Carbon monoxide is colorless and odorless, and that is why it is so deadly. Carbon monoxide is produced when fuels like natural gas, wood, kerosene, gasoline, oil, charcoal, or coal do not have sufficient oxygen to burn completely.
In general, carbon monoxide poisoning symptoms can include nausea, headache, mental confusion, weakness, and shortness of breath. Carbon monoxide poisoning often is recorded as creating flu-like signs.
The Causes of Carbon Monoxide Poisoning in Winters:
Stove and Furnaces:
According to the EMTs and fire chiefs, the primary cause for carbon monoxide poisoning is a malfunctioning stove and furnace. They suggest having your furnace examined by a certified furnace technician in early fall or late summer so that you know your furnace is functioning correctly when the heating season comes.
If your furnace has vent lines near ground level outside your house, check the lines when the temperature is below freezing to ensure they are not plugged by ice or snow.
Garages can also be a reservoir of carbon monoxide. When the weather is freezing, people will start their car in a garage connected to a home to let it warm up. But even with the garage door open, CO can leak in your home. If the weather is cold for a week or more, the carbon monoxide can ultimately build-up to the house’s dangerous level. And because new houses are built to be energy-efficient and air-tight, the carbon monoxide has little opportunity to escape. If you want to let your car run for a while to heat it, back it out of the garage and shut the door.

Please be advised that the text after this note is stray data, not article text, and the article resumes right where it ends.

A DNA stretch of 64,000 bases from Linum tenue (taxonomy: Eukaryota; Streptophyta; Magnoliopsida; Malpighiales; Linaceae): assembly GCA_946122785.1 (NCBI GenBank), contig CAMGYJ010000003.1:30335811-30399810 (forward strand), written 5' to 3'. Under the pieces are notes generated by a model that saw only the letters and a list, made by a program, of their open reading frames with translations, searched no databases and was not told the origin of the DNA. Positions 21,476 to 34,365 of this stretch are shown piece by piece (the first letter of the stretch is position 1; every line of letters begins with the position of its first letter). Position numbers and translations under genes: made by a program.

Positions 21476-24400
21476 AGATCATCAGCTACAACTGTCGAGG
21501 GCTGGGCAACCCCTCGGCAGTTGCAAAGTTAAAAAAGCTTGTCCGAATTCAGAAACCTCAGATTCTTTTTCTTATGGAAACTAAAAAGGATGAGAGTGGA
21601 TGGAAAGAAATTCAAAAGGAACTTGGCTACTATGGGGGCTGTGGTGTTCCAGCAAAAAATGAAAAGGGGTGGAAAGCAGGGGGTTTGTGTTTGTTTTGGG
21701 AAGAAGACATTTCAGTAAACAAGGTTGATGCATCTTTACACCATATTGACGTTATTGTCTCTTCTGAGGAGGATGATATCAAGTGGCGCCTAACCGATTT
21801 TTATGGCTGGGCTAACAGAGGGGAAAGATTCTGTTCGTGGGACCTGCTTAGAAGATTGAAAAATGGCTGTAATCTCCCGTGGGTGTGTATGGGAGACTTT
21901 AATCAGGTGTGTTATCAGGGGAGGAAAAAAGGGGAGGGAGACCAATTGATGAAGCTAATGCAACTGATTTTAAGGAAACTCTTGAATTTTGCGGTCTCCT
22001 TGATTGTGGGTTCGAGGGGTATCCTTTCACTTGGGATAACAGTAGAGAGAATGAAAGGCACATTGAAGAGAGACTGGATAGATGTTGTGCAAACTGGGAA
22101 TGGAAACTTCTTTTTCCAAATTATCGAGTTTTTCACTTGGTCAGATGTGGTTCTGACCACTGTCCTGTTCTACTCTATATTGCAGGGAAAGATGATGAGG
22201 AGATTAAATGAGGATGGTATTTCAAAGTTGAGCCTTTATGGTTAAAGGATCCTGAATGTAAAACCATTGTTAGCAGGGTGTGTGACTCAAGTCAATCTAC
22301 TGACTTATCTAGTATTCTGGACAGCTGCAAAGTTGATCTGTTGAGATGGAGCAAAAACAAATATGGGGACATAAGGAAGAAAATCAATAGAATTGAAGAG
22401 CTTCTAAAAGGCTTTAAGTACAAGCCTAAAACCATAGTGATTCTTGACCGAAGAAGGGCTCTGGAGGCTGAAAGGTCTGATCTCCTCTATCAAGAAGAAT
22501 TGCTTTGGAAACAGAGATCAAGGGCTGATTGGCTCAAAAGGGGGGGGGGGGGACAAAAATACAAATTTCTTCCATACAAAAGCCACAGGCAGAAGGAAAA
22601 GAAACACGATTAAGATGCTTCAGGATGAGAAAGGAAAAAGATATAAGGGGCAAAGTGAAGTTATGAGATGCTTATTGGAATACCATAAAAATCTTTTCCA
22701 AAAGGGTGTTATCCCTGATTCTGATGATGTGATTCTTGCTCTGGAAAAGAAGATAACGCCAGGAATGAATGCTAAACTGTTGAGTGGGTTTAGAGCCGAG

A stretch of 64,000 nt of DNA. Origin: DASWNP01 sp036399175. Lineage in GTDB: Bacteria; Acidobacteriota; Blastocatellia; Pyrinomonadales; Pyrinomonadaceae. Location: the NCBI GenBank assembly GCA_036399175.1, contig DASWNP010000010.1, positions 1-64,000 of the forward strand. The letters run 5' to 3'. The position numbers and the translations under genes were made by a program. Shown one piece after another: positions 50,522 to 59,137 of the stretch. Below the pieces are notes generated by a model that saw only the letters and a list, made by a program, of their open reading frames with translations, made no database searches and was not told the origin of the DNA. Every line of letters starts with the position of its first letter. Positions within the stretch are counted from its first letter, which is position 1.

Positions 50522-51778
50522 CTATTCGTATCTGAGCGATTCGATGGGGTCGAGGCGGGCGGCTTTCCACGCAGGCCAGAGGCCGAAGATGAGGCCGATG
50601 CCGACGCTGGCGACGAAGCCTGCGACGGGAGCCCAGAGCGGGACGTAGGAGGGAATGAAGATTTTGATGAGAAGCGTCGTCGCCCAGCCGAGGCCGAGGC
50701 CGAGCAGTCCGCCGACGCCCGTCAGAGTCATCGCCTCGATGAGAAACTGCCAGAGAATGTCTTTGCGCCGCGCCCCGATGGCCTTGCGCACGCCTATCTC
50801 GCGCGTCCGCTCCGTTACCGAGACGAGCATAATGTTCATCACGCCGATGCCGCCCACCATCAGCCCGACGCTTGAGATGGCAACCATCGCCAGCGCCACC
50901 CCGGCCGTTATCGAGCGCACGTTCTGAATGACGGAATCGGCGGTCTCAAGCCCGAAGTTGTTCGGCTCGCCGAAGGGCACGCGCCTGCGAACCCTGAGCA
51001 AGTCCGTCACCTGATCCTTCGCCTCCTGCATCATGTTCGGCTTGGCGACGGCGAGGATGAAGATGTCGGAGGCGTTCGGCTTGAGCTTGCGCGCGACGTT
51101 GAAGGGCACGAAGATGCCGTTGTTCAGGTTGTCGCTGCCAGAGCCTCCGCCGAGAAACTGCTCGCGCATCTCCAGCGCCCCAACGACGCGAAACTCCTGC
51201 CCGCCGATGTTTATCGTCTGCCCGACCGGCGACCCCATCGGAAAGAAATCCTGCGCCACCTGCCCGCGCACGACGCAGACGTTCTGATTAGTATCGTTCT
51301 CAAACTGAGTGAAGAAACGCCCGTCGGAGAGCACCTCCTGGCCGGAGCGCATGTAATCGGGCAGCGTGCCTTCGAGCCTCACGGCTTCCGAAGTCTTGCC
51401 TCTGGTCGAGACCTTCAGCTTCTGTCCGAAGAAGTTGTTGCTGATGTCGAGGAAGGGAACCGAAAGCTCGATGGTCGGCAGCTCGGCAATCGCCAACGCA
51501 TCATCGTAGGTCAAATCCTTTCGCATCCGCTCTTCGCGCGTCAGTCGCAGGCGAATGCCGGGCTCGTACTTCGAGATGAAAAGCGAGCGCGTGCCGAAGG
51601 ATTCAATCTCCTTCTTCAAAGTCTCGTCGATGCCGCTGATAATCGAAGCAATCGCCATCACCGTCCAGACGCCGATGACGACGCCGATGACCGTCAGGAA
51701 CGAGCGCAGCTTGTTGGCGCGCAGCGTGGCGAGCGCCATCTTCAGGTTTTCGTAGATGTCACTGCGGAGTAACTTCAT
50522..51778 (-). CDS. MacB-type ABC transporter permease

In ‘the olden days’ when families lived in houses where the curtains moved in the winter, you never heard of anyone dying due to carbon monoxide.
Alternative Sources of Heat
Suppose the power goes out in the winter. In that case, families are sometimes tempted to keep their house warm until the electricity returns by turning on a gas oven and opening the door or starting a charcoal grill or gas grill inside the home. Never use a barbecue grill or a gas oven to heat your home.
Carbon monoxide can also be an issue when certain areas of a house — or a workshop or a garage — are unusually cold and families use a fuel-burning space heater (kerosene is a good example) to enjoy additional heat. Before employing a fuel-burning space heater, a certified professional can get it properly checked out to make sure that it is operating correctly.Be sure to handle it in a well-ventilated area by opening doors and windows.
Other sources of Carbon Monoxide in our homes include
- Tobacco smoke
- Clothes dryers
- Water heaters
- Wood stoves
Preventing Carbon Monoxide Poisoning
- Accurately vent and secure fuel-burning appliances: It is essential to know what instruments in your home are fuel-burning and ensure that they are adequately maintained. All of these appliances should be vented to the outside.
- Installing CO Alarms: If you have fuel-consuming appliances, an attached garage, a fireplace, consider installing these unique devices in your home. They can detect CO in the air and caution you.
- Schedule regular maintenance: At least once a year, have a qualified technician inspect your fuel-burning devices to ensure they continue to operate correctly.